Explaining to young children that someone has died

Talking to a young child about death and dying is incredibly difficult and can feel just too hard to do.  In order to make some sense of what has happened children need information and explanations.  These need to be honest, simple and in language that children understand.

Read more in our information sheet on Explaining to young children that someone has died

See also Supporting Children after a Frightening Event

Talking to children when a baby dies

Parents often hesitate to tell children that their baby brother or sister has died because they do not like to hurt the children and cause them to worry about the future.   Nevertheless it is important that the family talk about what has happened.  Read more in our information sheet on Explaining miscarriage stillbirth or the death of a newborn baby to young children

Viewing a body with a child

Viewing a body may feel like a very grownup thing for a child to do and many adults will understandably have reservations. People have different views, or may assume that a child will find it too upsetting.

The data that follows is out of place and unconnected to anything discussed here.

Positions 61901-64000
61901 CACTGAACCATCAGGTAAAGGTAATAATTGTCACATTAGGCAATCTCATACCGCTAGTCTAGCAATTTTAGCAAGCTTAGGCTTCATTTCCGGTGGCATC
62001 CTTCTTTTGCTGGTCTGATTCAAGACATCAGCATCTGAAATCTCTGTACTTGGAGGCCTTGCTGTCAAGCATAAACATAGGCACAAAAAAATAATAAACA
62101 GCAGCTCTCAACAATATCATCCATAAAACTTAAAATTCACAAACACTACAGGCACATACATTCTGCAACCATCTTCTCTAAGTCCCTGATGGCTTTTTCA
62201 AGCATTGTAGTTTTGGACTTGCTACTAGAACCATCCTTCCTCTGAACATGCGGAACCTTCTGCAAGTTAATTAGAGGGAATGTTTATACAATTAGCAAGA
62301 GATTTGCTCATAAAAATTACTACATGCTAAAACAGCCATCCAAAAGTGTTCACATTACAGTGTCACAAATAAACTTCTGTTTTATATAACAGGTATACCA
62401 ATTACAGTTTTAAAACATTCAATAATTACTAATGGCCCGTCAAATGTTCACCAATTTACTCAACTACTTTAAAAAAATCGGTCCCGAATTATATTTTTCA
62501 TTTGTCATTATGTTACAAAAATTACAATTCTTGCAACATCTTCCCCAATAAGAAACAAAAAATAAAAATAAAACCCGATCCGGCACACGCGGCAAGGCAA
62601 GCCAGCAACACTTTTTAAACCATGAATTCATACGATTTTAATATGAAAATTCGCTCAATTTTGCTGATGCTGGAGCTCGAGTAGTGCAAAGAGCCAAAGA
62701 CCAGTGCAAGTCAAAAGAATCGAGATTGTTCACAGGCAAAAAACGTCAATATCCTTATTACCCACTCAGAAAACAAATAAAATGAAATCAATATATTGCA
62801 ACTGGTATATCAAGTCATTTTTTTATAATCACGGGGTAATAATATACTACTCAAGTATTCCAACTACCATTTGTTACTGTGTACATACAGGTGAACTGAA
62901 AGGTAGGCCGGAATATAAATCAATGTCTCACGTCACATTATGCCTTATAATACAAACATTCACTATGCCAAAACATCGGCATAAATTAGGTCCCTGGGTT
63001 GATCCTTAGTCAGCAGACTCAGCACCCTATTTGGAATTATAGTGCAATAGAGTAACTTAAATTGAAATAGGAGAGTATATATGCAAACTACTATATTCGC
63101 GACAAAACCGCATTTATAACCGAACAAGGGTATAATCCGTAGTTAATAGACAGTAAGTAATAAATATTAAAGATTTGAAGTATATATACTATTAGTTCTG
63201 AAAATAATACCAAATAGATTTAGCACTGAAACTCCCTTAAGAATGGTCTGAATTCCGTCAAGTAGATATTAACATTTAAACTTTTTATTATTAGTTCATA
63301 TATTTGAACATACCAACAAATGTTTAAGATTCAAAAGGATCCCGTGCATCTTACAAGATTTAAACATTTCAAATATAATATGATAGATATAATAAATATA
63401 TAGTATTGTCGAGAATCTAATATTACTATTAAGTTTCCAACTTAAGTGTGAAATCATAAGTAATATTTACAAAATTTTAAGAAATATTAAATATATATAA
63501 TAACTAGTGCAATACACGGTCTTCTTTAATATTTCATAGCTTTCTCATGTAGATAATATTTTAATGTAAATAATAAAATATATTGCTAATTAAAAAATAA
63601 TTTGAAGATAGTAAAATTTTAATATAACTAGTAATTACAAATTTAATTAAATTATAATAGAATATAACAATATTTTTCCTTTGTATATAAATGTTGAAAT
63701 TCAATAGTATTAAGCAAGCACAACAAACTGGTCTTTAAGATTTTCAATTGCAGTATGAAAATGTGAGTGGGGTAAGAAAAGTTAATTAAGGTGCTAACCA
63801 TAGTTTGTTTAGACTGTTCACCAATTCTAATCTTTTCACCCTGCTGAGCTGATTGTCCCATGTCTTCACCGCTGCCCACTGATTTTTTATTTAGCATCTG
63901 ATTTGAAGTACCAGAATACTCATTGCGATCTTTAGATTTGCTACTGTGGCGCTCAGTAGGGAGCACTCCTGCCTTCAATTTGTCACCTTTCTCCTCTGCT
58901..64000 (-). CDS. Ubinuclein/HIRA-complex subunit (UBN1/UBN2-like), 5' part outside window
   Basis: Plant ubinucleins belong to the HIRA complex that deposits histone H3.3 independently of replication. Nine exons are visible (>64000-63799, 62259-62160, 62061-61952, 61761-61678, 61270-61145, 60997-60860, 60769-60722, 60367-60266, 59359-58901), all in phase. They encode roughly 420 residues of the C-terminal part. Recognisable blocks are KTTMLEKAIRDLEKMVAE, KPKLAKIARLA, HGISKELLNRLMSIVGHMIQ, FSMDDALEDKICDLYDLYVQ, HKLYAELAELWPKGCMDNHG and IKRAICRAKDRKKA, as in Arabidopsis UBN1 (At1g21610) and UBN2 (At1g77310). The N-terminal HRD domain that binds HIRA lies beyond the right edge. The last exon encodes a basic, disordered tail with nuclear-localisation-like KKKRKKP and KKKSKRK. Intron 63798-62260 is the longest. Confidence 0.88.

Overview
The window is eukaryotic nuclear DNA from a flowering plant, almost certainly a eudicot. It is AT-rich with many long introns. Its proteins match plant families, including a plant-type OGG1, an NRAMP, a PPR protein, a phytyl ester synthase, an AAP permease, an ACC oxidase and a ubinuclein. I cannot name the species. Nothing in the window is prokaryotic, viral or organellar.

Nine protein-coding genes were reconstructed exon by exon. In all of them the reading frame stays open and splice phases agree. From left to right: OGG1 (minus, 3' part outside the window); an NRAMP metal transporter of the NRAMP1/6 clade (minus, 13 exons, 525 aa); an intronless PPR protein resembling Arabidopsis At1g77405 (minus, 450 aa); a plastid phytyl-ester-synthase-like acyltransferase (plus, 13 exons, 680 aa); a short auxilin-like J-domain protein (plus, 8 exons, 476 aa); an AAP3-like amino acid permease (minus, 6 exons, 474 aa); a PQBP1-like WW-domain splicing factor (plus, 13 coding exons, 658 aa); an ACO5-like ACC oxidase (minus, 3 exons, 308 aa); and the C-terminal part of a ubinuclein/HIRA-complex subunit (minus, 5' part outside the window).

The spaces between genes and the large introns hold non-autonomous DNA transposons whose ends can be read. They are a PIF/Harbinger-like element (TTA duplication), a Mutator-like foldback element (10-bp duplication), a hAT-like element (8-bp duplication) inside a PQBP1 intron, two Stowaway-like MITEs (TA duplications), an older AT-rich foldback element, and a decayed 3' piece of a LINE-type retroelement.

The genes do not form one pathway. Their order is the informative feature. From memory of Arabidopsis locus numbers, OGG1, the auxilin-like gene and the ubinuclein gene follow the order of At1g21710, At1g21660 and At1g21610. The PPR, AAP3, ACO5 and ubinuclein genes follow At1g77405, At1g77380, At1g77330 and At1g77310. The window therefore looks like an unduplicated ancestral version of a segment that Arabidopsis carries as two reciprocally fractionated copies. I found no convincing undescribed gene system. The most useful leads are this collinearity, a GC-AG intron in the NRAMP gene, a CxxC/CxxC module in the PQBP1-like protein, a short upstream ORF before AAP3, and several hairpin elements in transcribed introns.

If they are given a choice and are well prepared, bereaved children tell us that seeing the body is something that they do not regret doing. Children can view the body to say goodbye, or to gain reassurance that the body is at peace, especially if the death was in traumatic circumstances. They tell us that this helps to put their minds at rest and that the real thing, however difficult, is never as bad as imagined thoughts and unanswered questions. For many, it helps them start to understand the reality of what being dead means.

It is important that children do not feel under pressure to view a body to please adults, or because they think that it is something that they are expected to do. Even children who have chosen to view the body may feel unsure, so it is good to reassure them that they can change their minds right up until the last minute. If they feel they need to keep their distance, looking in from the door is another option.

Try to organise a viewing for yourself without the child. This will allow you to experience your own initial reactions without having to support your child at the same time. This also means that you will be able to describe to the child what they will see.

Be guided by what feels right for you and your children, but it can help to talk things through with someone from outside the family. Our helpline (0800 02 888 40) can offer guidance based on what bereaved families tell us.